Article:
By Jim Burns, American Red Cross 

SEADRIFT, Texas – The 1,000 or so people in this seaside town, like residents in many communities in the Coastal Bend area of the Lone Star State, are facing Texas-sized challenges in their recovery from Hurricane Harvey.

With that in mind, the American Red Cross launched a financial assistance program to help augment its normal services of providing shelter, food, health and mental health support and disaster cleanup supplies.
Applications for the financial program – which as of Oct. 1 had authorized $160 million to some 400,000 households in Texas – are filed on line, so Red Cross volunteers have been taking laptops to the hardest-hit communities, to help residents access the aid.

But when the mobile application team arrived in Seadrift this past Thursday with laptop computers and internet-connecting “hotspot” devices, they couldn’t get a digital signal. Five weeks after Harvey made landfall, local infrastructure too is in need.
Undeterred, the Red Cross assigned two technology volunteers to go with the financial assistance team to Seadrift the next day. Merritt Markussen from Missouri and Vixian Phimmasone from California brought along a satellite dish that could pick up an internet signal transmitted from space.

Within minutes on Friday, the Red Cross laptops were connected and residents who lined up at the small Civic Center were able to sit with volunteers who were all-too-eager to help them apply for the $400 the program is providing to each qualified household.

“It was fabulous how quickly the tech guys got us online,” said Barbara Wood, a Red Cross volunteer from Maryland who came to Texas two weeks ago to help. “A lot of the people in this town don’t have adequate internet access, so having us help them apply for the assistance is a critical need.”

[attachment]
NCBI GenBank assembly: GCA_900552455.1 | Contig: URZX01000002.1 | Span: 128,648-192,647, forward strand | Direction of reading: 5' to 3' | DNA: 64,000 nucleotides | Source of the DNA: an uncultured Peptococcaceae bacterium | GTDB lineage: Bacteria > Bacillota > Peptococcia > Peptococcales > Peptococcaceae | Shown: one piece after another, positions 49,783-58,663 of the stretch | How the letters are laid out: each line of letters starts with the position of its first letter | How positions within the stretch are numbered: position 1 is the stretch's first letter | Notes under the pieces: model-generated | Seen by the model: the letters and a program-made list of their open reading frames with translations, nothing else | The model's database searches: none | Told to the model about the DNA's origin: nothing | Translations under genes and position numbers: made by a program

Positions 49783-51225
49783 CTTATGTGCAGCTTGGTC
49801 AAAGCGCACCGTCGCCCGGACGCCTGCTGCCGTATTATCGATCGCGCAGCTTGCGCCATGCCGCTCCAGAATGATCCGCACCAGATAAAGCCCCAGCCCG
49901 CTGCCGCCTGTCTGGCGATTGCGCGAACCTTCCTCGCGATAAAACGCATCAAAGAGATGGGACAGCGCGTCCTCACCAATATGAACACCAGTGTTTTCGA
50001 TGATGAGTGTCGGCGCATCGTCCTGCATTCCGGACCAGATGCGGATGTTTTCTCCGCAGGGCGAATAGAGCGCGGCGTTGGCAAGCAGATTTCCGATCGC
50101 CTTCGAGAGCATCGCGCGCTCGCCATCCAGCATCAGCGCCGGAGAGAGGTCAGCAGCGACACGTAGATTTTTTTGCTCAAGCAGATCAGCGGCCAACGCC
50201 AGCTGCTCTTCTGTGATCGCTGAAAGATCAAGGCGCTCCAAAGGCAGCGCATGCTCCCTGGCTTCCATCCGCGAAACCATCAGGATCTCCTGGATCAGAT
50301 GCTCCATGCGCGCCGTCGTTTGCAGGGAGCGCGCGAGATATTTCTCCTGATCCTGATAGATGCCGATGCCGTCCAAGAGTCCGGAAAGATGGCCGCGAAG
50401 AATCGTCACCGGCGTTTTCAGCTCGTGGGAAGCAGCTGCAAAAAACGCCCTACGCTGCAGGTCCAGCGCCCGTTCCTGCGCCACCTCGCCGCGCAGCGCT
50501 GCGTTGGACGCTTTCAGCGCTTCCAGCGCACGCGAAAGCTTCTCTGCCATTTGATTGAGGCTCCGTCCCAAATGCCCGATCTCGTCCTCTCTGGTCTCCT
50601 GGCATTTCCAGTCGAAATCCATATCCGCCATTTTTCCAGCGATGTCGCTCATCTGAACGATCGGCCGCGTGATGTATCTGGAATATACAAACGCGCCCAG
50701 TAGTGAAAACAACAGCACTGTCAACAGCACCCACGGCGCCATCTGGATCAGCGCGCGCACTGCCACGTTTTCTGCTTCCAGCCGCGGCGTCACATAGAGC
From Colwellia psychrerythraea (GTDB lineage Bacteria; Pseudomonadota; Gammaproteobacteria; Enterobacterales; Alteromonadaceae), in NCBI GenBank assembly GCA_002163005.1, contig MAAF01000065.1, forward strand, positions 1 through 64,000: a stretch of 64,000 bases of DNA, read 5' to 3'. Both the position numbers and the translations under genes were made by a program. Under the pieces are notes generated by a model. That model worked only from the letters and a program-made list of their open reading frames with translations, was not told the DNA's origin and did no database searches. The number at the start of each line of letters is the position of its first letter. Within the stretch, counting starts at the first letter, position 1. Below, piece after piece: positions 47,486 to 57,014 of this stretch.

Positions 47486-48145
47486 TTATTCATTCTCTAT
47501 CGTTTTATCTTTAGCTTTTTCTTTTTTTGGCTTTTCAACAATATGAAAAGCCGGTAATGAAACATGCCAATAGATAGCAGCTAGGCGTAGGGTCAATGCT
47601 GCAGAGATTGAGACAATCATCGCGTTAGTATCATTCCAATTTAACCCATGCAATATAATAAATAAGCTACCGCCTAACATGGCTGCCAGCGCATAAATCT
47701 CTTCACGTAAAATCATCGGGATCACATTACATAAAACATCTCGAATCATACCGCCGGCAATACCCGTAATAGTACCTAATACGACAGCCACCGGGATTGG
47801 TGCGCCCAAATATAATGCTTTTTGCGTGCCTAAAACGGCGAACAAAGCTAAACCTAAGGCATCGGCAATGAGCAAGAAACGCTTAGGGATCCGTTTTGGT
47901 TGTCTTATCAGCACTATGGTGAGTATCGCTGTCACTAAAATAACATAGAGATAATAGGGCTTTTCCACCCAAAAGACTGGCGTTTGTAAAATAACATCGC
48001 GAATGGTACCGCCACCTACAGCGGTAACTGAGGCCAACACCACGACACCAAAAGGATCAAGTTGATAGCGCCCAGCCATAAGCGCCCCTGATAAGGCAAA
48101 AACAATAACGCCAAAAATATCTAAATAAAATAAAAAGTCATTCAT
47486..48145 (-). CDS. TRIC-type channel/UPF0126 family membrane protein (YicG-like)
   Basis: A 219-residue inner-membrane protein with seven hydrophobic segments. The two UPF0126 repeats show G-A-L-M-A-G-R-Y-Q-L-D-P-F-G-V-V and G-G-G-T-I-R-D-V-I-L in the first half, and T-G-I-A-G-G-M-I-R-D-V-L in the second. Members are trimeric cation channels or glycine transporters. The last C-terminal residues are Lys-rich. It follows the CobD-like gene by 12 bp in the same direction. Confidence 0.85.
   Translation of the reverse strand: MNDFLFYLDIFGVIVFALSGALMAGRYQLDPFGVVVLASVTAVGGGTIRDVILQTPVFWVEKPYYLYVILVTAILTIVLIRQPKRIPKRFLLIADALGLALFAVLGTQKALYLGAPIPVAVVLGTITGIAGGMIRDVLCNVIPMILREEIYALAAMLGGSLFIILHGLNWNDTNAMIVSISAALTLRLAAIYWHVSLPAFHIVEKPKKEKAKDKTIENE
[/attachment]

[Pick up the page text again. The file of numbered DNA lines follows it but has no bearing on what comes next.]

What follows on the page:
Donald Holder is one of those residents. He has lived in Seadrift for all but five of his 71 years. “The only time I wasn’t here was the one year I lived in Louisiana and the four years I was in the Navy,” he said.

Donald is still living in his mobile home, although his insurance company pronounced it “totaled” by the hurricane. Donald is hoping the insurance money he has been promised will be enough to buy a replacement. By then, he hopes that electricity is restored to his neighborhood.

“I can definitely use the money right now,” he said of the Red Cross assistance. “It will definitely help.”

Wood said that supporting people like Donald inspires her to volunteer for the Red Cross.

“We are helping the residents here apply for the financial assistance they badly need,” she said, “but we’re doing more than that. We are also providing hope and encouragement, and giving these great people a sense that they are not forgotten.”
Danella Hughes, executive director, American Red Cross of South Texas, said the volunteers’ outreach efforts in this part of the state have to date taken them to the more remote towns of Rockport, Port Aransas and Seadrift. Outreach visits are also planned for Tivoli, Austwell, Port Lavaca and Port O’Connor.

“We’re bringing meals, snacks, water, supplies, and helping the residents with their financial assistance applications,” Danella said. “Helping people in the Coastal Bend area is what we do, and we’re honored to do it.”

When Red Cross volunteers traveled to the remote town of Seadrift with food, water, and cleaning supplies for residents there, they hoped that the internet-connected laptops they also brought would enable them to help residents file an online application for Hurricane Harvey financial assistance. But damage to the area’s electrical infrastructure made it impossible to get online. So, the next day Red Cross tech guys Vixian Phimmasone (left) and Merritt Markussen joined the team of volunteers in Seadrift, bringing with them a satellite dish that quickly restored connectivity.
Red Cross volunteer Barbara Wood, who came to Texas from Maryland, helps longtime Seadrift resident Donald Holder file an e-application for the $400 the Red Cross is providing to households that qualify for Hurricane Harvey financial assistance.